UK's Net Migration Falls
Net migration into the UK has fallen by the largest amount ever recorded just a year after the Brexit referendum.
The latest news highlights that net immigration to the UK is at its lowest level for three years, with falling numbers of EU citizens heading to the UK and growing numbers of EU expats leaving. However, the number of EU migrants applying for British citizenship has jumped by 80% and there’s been a fivefold increase in the number of EU workers being issued with a permanent residence card.The Office for National Statistics (ONS) says that overall net migration fell by 106,000 to 230,000 – that’s the difference between the numbers arriving and leaving over the year. It’s also the largest annual fall since records began in 1964.
Meanwhile, the UK government says that since the first stage of Brexit negotiations are now complete, expats in the country can plan for their future with some certainty.
With millions of EU citizens living in the UK, and British expats living in the European Union, all now have a clearer idea of their rights from March 2019 when the UK leaves the EU, though final details will not be published until early next year.
EU ‘Right To Stay’ Forms
It’s been revealed that the UK’s ‘right to stay’ forms that EU citizens will need to complete after Brexit negotiations are complete will take just a few minutes to complete.
The announcement from the Home Office points out that there would be a ‘presumption in favour’ for approving applications and the process, beginning in late 2018 with EU citizens hearing within two weeks whether their application has been approved.
There are around 3 million EU nationals living in the UK. Until recently they would need to wade through a document of 85 pages for their right to stay, but the new system will have between six and eight questions to answer.
Brandon Lewis, the Home Office minister, said: “EU nationals who are worried about their future can be confident they do not have to do anything immediately.” He added that because of the numbers involved, there will be a presumption that the application will be granted, though fraudulent applications will not be granted settled status.
Best Places In Europe For US Expat Retirees
A survey by one US website has revealed the best places for American expat retirees to live in Europe. Live and Invest Overseas looked at a range of criteria, including weather, cost of living and healthcare systems, to put together a top five destination list for US expat retirees to consider.
Portugal’s Algarve occupies the top spot, followed by Valletta in Malta, Saint Chinian in France and Lisbon takes fourth place. In fifth spot is Budapest in Hungary as a retiree haven.
The website highlights that Europe offers excellent opportunities for US expat retirees because affordable housing is widely available and there’s a relatively low cost of living.
Expats Who Commit Traffic Offenses To Be Deported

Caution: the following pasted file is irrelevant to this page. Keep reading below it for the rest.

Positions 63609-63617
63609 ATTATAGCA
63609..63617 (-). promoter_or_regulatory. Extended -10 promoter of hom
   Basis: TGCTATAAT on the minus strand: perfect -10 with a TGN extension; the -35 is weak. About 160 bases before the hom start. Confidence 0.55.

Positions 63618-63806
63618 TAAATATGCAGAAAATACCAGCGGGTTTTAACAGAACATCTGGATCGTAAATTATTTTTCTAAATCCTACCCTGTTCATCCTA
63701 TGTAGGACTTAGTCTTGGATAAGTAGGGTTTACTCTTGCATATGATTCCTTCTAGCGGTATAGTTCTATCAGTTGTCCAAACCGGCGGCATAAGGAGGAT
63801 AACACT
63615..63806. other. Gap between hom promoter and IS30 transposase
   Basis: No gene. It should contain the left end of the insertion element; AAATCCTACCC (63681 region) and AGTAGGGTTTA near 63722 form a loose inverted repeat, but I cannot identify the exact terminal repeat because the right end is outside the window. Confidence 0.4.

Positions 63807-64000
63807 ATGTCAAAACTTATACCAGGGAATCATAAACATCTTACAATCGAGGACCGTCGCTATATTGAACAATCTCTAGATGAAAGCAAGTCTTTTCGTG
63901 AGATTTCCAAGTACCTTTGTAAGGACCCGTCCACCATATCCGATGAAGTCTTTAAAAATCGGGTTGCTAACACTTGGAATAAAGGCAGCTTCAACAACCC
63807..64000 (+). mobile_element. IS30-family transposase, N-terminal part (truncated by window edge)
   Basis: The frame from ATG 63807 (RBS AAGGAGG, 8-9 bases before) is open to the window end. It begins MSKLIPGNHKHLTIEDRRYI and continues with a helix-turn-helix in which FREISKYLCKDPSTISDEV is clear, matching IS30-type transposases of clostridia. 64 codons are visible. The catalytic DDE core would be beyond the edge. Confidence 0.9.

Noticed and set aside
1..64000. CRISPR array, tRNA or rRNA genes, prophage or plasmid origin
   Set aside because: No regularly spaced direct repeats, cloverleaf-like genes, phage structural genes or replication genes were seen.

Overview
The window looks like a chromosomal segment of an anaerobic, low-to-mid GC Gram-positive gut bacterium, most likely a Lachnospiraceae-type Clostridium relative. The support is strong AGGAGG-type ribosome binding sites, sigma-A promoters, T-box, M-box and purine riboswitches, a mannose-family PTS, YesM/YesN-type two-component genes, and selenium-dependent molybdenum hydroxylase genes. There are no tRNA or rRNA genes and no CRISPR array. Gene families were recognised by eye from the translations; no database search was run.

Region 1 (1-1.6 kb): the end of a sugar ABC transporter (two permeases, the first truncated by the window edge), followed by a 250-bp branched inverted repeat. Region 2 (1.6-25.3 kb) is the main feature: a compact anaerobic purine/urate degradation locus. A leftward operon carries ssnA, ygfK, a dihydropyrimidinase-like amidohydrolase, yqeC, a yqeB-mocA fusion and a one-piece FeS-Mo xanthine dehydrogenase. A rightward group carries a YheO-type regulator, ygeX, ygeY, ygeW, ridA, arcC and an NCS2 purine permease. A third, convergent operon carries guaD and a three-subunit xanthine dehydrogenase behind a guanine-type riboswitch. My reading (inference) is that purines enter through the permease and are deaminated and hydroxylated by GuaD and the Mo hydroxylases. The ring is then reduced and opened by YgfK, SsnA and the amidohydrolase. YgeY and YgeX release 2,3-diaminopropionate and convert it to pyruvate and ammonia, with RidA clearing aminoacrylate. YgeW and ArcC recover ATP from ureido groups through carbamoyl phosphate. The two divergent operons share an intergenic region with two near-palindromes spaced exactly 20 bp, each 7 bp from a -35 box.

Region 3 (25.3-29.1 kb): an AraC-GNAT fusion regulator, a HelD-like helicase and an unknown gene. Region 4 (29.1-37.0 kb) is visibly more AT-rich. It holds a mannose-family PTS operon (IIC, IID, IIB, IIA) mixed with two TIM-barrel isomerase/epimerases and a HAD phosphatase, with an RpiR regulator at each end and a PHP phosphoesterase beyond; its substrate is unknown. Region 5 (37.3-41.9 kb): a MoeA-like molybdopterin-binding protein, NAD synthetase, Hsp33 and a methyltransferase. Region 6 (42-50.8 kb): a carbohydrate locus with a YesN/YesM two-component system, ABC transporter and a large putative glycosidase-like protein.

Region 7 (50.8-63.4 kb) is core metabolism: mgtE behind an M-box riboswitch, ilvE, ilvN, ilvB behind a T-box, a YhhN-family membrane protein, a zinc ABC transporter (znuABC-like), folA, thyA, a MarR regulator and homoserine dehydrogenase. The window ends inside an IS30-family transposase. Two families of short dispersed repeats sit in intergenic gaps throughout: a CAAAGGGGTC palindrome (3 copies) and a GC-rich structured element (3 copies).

Police in Kuwait say they will deport expats who repeatedly violate new laws covering the use of safety belts and using a mobile phone while driving.
The new laws are proving to be controversial, with penalties including the confiscation of the driver’s vehicle for two months. However, expats who repeatedly break the laws have been warned by the country’s head of police that they will be made to leave the country.
The announcement follows a move by one MP who is calling for expat motorists in the country to be taxed KD 1,200 (£2,960/$3,975) every year to help clear Kuwait’s heavily congested roads. The only exemptions to the rules would be private drivers for Kuwaiti families.
Expat Teachers In High Demand
Meanwhile, Kuwait’s Ministry of Education says it will not lay off expat teachers with ‘specialisations that are in demand’ after previous announcements revealing that there will be wholesale replacement of expat teachers there. The Ministry has also announced that expat social workers will be replaced with citizens in the near future.
Kuwait is one of several countries in the Gulf region looking to replace expats with its own citizens and the head of the country’s legislation department says his ministry is also looking to replace expats but is struggling to find enough Kuwaitis with degrees in law plus lots of secretarial staff.
Also, one MP is proposing a law change to enable Arab expats who have lived in the country for 40 years to enjoy ‘special residency status’ so they can access free medical care, housing and education.
Saudi Illegal Expat Crackdown
A crackdown launched in Saudi Arabia has seen 194,000 expats being detained for being ‘illegals’. The operation ran from 15 November to 11 December across the kingdom, with individuals being arrested for having incorrect work permits and also for a lack of residency documents. Police and authorities also detained those who were in the kingdom without having any legal basis for doing so.
All of these expats now face court fines and deportations – and already more than 2,000 expats have been deported. Of those being detained, 77% of the expats are Yemenis while 22% come from Ethiopia.
The move follows an amnesty for illegal expats launched last March in the kingdom for them to leave without facing legal measures or fines for not having the correct paperwork. In recent weeks, authorities have also announced that any Saudi citizen who helps or hosts illegal expats will also be facing hefty fines and the possibility of two years’ imprisonment.
World Talent Rankings Released
The annual IMD World Talent Ranking has placed European economies at the best in the world at not just recruiting top expat talent but also retaining them.
According to the IMD global business school, the best country for talented expats is Switzerland, followed by Denmark and Belgium.
11 of the top 15 most talented competitive economies for expats are in Europe, with the top 10 also seeing Austria, Finland, the Netherlands as well as Norway and Germany making the rankings. Sweden and Luxembourg complete the top 10.